Professional accountants of today have careers that use e a wide variety of skills applicable to highly specialized roles. When the editors of the Journal of Accountancy wrote in 1912 that an accountant is beginning to be “looked upon as a business physician,” they could not have envisioned the dynamic array of practice areas that would exist 100 years later.
According to the U.S. Department of Labor, between the years 2012 and 2022, the number of jobs for accountants and auditors in the United States is expected to increase by 13%. Changes in tax laws and the regulatory environment, as well as the expansion of global commercial business and increased financial controls continue to drive the demand for skilled accountants in the public and private sectors.
What is an Accountant and What Do They Do?
Accountants work with individuals, small businesses, large corporations, non-profits and government agencies to prepare and organize financial and tax documents.
Accounting involves only transactions that can be expressed in monetary terms. Some people call accounting “the language of business,” and its purpose is to help users of accounting information make better decisions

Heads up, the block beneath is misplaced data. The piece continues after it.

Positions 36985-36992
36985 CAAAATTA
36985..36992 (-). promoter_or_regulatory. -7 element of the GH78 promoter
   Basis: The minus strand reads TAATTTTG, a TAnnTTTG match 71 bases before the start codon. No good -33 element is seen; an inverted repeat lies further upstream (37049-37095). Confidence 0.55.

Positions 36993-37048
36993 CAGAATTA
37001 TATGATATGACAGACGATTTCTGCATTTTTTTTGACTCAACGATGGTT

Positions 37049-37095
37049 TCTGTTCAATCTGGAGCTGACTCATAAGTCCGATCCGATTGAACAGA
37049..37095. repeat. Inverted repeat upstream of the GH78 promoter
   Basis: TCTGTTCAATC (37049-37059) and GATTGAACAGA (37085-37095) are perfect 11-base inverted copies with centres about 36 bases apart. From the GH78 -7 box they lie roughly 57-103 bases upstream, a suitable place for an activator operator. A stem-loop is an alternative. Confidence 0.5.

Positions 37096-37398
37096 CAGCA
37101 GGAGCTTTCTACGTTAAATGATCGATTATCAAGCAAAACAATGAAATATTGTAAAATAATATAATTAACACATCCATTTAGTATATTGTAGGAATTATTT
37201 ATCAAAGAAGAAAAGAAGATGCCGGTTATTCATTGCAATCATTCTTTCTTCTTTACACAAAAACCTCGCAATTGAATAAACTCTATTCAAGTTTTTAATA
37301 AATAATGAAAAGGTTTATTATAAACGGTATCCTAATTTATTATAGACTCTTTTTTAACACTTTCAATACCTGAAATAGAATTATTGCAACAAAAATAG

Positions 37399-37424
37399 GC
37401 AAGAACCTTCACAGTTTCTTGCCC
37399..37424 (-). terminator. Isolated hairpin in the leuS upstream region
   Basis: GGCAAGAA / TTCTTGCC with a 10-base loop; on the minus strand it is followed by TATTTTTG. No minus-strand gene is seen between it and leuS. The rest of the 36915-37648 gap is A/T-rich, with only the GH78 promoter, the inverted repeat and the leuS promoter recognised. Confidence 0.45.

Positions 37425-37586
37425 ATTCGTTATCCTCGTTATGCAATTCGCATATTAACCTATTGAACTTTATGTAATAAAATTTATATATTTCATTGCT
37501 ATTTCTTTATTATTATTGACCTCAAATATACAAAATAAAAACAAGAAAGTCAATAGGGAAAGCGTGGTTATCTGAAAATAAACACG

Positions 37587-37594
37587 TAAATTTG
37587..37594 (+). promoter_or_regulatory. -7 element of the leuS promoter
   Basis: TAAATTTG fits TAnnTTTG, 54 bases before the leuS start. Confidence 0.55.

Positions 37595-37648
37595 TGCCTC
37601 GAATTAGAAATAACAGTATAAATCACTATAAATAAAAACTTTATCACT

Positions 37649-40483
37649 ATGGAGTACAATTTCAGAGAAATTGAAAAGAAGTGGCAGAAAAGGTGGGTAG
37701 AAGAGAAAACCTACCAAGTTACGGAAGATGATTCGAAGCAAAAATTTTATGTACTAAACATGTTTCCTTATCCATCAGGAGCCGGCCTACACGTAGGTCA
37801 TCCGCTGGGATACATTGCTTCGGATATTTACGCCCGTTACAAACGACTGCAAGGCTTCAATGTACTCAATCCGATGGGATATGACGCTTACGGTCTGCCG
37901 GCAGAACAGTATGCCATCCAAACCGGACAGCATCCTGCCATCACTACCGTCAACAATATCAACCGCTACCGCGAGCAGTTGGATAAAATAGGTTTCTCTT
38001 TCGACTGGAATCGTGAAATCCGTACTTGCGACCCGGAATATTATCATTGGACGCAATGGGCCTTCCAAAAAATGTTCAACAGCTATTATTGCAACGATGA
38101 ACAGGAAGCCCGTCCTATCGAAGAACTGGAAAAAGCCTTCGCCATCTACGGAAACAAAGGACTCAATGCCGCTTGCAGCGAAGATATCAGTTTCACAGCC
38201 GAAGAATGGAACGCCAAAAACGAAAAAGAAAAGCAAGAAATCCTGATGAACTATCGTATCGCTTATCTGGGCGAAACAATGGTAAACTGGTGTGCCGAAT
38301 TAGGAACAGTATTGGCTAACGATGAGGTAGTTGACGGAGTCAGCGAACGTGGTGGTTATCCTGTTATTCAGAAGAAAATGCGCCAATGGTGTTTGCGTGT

These are among the many tasks that accountants perform for their clients:
- Organizing and maintaining financial records
- Evaluating financial operations and making recommendations to management about best financial practices
- Examining account books and accounting systems to make sure they are efficient and conform to accepted standards and accounting procedures
- Preparing tax returns and related tasks
- Examining financial statements to make sure they are accurate and meet legal requirements
- Suggesting ways to increase revenue, reduce costs, and improve profits
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